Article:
Located within the Willamette National Forest, the Cowhorn Butte roadless area has something for every kind of nature lover! For those looking for a big climb, Cowhorn Mountain, the halfway point between Diamond Peak and Mount Thielsen, stands at 7,664 feet and is located within this region.
This mountain, unknown to many, has a unique story of its own. The region originally had Little and Big Cowhorn Mountains, but the cowhorn-shaped spire fell from Little Cowhorn during a 1911 storm that hit the area, and these mountains were renamed. Big Cowhorn was renamed Mount Thielsen, and Little Cowhorn was changed to Cowhorn Mountain.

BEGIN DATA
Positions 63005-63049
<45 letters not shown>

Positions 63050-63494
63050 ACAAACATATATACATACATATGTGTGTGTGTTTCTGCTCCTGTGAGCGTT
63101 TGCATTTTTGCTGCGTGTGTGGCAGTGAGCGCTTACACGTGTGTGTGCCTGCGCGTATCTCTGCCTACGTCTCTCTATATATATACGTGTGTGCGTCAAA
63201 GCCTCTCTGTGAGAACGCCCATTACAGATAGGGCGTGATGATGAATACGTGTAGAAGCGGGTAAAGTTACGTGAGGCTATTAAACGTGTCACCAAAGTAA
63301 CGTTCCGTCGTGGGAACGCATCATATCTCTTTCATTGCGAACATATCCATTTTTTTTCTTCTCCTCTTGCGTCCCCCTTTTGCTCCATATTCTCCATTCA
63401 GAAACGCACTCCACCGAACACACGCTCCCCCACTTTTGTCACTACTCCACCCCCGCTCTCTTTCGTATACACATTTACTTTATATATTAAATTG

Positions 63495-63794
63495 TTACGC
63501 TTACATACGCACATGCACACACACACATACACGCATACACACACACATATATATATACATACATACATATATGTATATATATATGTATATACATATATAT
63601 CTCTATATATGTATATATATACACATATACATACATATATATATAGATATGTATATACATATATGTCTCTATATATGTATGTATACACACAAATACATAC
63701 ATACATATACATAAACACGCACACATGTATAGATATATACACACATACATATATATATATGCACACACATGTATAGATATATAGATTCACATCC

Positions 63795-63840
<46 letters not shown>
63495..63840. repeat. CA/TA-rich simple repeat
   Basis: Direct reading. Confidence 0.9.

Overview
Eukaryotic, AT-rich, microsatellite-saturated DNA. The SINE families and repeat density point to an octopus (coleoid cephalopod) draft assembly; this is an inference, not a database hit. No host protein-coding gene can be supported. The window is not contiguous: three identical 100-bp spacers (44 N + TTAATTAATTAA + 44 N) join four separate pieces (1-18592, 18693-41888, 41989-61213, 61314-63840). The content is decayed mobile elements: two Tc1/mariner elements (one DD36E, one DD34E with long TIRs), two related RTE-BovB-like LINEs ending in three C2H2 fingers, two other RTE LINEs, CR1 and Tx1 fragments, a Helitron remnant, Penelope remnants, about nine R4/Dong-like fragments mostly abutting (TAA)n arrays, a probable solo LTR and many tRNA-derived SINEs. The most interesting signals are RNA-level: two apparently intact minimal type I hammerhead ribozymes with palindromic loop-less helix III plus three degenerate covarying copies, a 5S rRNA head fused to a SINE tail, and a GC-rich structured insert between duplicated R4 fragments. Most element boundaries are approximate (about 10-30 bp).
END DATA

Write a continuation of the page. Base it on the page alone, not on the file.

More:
The red-cinder ridge leading to the summit is a Class 2 to Class 3 scramble after a mostly gentle hike along the Pacific Crest Trail, but it is well worth it. The summit rises above the tree line and offers beautiful views of the surrounding areas, including Mount Thielsen, Diamond Peak, Three Sisters, and Mount Bailey. A storm that hit the area in 1911 significantly eroded the trail, creating varying colors of red and black along most of the way.
This area also has attractions for long distance hikers, as the Pacific Crest Trail runs straight through it.